Pre-9/11, there were two prominent libertarian-ish-minded comedians:  Dennis Miller and Bill Maher.  9/11 caused Bill Maher to move left, and Dennis Miller to move right.  Maher is now basically just a liberal Democrat, and Miller is now basically just a conservative Republican.  It was fascinating how that worked, and we can even make an academic reference here!  We call this process, "sorting."  It is a weird, semi-off-case version of what Matt Levendusky talked about in The Partisan Sort.  Anyway, though, Maher has always been a provocateur.  He once had a show called "Politically Incorrect," from which he was fired after 9/11 because the standard line that all Americans were required to say after 9/11 was that the hijackers were cowards, because the hijackers were evil, cowardice is evil, and all evil is equivalent.  Maher, who is now regularly in trouble for negative statements about Islam, lost his show for saying that, no, the hijackers were anything but cowards.  They were willing to sacrifice their lives, while Americans mostly just safely press buttons.  As I said, he is now regularly in hot water for saying too many negative things about Islam.  Rhetorically, Bill Maher pisses off everyone.  That's his goal in life.

But, despite the fact that he talks shit about everyone and gets the left riled up against him for his violations of PC linguistic rules, on policy, since 9/11, he's been solidly on the left from everything I can determine, thank you very much, Matt Levendusky.  (I cut the cord years ago, and never had HBO anyway, so don't take me as a truly authoritative source on Bill Maher).  What does that mean for how people evaluate Maher?  He is a Democrat.  He is a lefty, and if you ask him about policy, he'll side with Black Lives Matter from what I can read, just as he'll side with the left on nearly any other issue.  He'll just say shit that pisses them off along the way.  That is at the core of the issue I addressed in my earlier post on the benefit of the doubt on race.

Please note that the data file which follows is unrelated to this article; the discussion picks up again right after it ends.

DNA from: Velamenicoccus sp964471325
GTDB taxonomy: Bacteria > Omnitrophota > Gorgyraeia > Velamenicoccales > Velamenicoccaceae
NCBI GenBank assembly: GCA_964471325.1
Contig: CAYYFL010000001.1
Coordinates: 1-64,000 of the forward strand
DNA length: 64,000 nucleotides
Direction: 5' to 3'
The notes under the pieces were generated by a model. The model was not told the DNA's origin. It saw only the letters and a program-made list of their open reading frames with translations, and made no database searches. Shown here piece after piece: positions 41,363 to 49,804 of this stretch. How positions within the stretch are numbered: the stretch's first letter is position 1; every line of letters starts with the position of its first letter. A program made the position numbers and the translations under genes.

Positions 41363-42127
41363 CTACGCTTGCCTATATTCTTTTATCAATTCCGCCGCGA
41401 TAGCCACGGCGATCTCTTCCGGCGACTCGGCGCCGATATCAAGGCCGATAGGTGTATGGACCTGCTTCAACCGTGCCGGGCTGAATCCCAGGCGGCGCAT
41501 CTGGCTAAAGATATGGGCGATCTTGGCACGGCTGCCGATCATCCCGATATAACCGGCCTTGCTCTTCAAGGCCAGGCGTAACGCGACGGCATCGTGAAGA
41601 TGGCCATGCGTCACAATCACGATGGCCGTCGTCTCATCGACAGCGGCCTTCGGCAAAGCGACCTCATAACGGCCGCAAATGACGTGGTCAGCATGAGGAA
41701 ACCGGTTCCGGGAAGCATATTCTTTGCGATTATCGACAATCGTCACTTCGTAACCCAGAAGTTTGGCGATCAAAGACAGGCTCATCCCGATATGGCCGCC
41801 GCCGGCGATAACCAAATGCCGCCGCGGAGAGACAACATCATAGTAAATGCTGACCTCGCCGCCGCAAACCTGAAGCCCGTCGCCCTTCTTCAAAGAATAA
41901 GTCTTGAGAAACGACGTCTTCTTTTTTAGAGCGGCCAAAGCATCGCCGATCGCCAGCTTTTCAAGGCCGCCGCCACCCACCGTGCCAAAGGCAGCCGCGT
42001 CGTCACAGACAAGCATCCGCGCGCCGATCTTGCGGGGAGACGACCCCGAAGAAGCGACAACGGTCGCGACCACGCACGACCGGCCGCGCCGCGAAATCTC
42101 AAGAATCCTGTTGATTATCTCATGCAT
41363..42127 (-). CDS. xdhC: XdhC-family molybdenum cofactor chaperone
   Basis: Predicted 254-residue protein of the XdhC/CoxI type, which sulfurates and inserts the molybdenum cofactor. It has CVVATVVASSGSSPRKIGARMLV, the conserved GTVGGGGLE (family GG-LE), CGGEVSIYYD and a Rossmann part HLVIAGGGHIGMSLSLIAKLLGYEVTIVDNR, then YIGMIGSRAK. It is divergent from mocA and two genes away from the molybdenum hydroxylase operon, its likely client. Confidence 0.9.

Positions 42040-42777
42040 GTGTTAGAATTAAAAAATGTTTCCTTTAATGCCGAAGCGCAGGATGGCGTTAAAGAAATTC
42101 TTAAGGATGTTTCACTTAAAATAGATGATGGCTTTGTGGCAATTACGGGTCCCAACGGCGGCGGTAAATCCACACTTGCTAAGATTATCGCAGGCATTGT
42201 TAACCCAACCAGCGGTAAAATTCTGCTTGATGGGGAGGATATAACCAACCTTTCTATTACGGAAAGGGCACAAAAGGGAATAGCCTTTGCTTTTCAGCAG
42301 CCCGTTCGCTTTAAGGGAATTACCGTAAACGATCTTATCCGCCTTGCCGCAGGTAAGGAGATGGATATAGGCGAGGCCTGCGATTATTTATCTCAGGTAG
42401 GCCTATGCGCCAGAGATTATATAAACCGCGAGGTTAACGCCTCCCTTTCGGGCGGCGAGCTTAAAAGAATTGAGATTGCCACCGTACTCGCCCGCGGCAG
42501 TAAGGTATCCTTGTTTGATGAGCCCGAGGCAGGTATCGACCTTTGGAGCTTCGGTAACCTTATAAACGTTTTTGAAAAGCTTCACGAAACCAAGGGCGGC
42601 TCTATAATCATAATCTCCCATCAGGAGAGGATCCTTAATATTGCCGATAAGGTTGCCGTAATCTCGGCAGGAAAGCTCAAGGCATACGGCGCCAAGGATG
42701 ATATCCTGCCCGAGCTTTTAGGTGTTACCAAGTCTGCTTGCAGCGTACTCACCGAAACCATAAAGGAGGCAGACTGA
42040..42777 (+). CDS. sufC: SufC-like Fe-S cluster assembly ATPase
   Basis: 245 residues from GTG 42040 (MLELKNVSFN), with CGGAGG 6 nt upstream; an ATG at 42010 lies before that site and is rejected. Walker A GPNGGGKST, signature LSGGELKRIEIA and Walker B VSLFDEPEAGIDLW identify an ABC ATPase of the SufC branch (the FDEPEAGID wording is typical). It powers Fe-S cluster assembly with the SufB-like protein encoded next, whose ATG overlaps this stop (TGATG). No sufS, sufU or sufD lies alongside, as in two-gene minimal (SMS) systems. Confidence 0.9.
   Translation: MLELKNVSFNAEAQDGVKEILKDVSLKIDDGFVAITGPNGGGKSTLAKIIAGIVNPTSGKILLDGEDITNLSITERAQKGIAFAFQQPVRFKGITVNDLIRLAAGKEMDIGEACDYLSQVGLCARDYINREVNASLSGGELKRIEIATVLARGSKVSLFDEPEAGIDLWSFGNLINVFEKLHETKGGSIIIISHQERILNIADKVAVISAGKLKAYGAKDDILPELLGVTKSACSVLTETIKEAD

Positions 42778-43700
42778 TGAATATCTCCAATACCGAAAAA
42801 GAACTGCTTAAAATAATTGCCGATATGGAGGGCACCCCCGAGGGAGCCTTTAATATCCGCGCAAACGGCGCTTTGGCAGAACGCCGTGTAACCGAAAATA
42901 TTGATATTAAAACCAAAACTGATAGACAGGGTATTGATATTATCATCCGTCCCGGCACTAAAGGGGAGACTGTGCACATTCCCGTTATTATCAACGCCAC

Contrast that with Attorney General Beauregard Sessions.  I am pretty sure that we can now document Bill Maher saying the n-word more recently than Beauregard.  That's kind of funny to think about, and certainly funnier than Maher's joke, but let's keep in mind the real issue with that joke.  It wasn't the fact that a white guy said the n-word.  It was the diminishment of slavery.  Then, how do we evaluate him?  Is he really a racist, like Jeffie Beauregard, or just an asshole?  Remember, all racists are assholes, but not all assholes are racist.